When Al Miller pull-hooked his wedge shot toward a pond at Lake Ashton Golf Course, all he was worried about was what the errant shot would do to his score.
After a quick search, he headed back to meet his golf partners.
That's when the alligator attacked. The reptile grabbed him and slammed him on his back, said Miller on Tuesday, almost a week after the April 25 attack.
"When I bounced up, here was this gator between my legs chomping on my knee," Miller said. "And when he made eye contact with me he really chomped on pretty hard. I heard the bone go."
The gator was dragging him into the water. Miller dug his heels into the ground.
"Both of my buddies had run down and grabbed me by the shoulders," Miller said. "They were holding on. It didn't look good to any of them. They all thought that they were going to lose me."
Waist deep in water, the alligator suddenly let go.
"I really had three blessings,'' said Miller, 75. "One is he let go of me, and I'm here to talk about it. Two is he missed my femoral artery by three inches. And three, he didn't hit the capsule of my knee, which would have ruined my leg forever."
Miller, a former Tampa Bay Rowdies and U.S. National soccer team coach and member of the U.S. Soccer Hall of Fame, on Tuesday went to Winter Haven Hospital because of severe pain and fear of an infection in his knee.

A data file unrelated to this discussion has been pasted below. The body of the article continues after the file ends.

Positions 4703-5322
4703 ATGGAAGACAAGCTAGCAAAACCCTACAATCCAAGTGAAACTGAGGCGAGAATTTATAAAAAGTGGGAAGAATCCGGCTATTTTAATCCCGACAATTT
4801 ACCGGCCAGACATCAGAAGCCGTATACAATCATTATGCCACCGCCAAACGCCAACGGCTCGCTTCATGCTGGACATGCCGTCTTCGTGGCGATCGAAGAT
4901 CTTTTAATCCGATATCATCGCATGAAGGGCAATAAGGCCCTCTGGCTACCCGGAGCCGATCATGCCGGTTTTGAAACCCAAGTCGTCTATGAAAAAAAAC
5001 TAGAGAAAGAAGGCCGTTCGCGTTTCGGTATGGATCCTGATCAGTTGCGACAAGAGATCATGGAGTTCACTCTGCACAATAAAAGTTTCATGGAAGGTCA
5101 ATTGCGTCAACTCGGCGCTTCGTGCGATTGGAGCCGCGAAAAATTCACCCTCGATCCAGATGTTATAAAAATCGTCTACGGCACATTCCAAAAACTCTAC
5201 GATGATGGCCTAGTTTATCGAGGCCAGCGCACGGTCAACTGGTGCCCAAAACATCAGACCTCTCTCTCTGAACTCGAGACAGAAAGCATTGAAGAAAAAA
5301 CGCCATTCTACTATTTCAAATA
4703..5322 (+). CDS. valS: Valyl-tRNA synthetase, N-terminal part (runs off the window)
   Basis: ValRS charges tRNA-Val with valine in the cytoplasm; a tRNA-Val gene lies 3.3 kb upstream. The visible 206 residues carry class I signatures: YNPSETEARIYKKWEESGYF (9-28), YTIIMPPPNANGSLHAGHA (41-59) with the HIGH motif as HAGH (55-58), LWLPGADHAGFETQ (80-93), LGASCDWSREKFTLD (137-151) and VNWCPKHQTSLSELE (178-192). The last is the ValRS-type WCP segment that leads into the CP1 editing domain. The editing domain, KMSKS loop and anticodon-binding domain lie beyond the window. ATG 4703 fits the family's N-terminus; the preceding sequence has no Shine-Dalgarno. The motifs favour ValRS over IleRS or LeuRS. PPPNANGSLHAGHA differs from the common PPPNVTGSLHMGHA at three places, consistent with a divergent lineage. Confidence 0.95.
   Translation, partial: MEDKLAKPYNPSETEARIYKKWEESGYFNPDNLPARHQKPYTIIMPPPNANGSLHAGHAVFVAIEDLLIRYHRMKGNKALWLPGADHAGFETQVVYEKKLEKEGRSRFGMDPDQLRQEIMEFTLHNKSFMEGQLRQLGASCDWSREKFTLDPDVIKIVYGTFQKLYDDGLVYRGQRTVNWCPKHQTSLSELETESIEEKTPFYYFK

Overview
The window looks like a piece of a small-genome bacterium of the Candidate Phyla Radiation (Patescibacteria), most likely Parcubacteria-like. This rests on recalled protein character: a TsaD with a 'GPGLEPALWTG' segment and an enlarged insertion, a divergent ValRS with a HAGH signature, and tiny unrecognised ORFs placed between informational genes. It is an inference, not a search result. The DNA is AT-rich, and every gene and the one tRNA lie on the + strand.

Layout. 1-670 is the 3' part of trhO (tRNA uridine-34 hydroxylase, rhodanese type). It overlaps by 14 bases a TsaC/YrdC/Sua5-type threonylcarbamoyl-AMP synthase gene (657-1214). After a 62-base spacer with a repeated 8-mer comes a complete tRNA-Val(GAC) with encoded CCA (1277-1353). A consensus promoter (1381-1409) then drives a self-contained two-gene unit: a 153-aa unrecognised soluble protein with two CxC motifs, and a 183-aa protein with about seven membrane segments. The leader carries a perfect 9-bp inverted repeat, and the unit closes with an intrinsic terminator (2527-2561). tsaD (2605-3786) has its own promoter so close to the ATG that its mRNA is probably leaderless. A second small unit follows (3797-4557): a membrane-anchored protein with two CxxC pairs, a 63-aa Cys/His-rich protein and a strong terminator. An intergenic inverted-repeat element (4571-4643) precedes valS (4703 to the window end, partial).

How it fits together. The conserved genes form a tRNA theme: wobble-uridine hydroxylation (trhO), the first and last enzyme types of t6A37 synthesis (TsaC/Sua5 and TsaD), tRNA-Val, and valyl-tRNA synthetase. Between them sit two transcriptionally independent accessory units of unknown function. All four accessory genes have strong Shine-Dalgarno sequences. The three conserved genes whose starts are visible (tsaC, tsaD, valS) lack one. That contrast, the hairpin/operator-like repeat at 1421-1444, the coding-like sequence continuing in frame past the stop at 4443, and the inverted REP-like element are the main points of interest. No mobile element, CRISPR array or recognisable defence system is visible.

Florida Fish and Wildlife Conservation Commission spokesman Gary Morse said the agency has received reports that people had been feeding gators in some of the ponds at Lake Ashton. Feeding alligators is illegal, Morse said.
Officials trapped a 9-foot gator that is believed to be the one that attacked and bit Miller. They also trapped a 6-foot gator from the same pond on the 15th hole, Morse said. Both gators were destroyed.
Miller said he isn't upset that people might be feeding the alligators.
"Right now I can't be angry," Miller said. "I'm too happy to be alive."
Miller coached the Rowdies for one year in 1983. He also led the Philadelphia Atoms to the NASL championship in 1973.